# Cost-Volume-Profit (Cvp) Analysis

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Cost-Volume-Profit (CVP) Analysis
Shanica N. Todd-Higgins
ACC/561 - ACCOUNTING
Instructor: DAVID DUREN
Schedule: 06/29/2015 - 08/03/2015
Campus: COLUMBIA SOUTH CAROLINA CAMPUS
Group ID: SCMBA0914

CVP - What If Analysis
Through research, according to Diane Wicks (2015), “Cost-volume-profit (CVP) analysis is used to assess the impact of potential changes in costs and volume on a company's operating profit and net profit. CVP analysis is also useful in making decisions regarding pricing of products, selection of product lines and utilization of production equipments. Additionally, CVP is at the heart of methods used for calculating the break-even point and sales levels necessary to attain targeted income levels.” The break-even point according to W.D Adkins (2015) is, “the point at which revenues are just enough to cover expenses so there in no profit and no loss.” For instance

Calculating Breaking-Even Analysis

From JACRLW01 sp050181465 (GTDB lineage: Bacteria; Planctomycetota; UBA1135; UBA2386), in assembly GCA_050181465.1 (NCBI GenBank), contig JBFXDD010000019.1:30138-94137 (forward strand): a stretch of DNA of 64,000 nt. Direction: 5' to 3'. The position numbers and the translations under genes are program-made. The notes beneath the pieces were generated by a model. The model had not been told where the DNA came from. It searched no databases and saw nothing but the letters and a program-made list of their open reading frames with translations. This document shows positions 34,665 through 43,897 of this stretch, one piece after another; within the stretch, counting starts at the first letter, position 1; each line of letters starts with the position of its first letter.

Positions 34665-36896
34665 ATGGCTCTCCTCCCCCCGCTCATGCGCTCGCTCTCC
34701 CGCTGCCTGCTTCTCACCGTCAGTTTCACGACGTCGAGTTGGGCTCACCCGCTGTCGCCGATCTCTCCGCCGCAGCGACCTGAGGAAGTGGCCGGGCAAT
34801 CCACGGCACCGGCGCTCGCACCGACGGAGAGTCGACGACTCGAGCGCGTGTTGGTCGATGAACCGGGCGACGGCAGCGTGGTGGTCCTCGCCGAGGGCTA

There are many steps in finding the break even analysis. According to Zari Ballard of Ehow (2015, ),
First, calculate the total fixed costs by adding together each of the company's fixed costs. For example, a small company with annual fixed costs of \$7,000 in rental payments, \$3,000 in equipment leases and \$30,000 in administrative salaries would have TFC of \$40,000. Next, calculate the contribution margin per unit by subtracting the variable cost per unit from the sales price per unit. For example, if a small company's product sells for \$60 per unit with variable costs per unit of \$20, the contribution margin per unit would be \$40. Then, plug the TFC and contribution margin figures into the formula: BEP (in units) = TFC/contribution margin per unit. In this example, the small company's BEP would equal \$40,000/\$40, or 1,000 units. Next, determine the break-even point from the calculation. Using the previous example, the small business must sell

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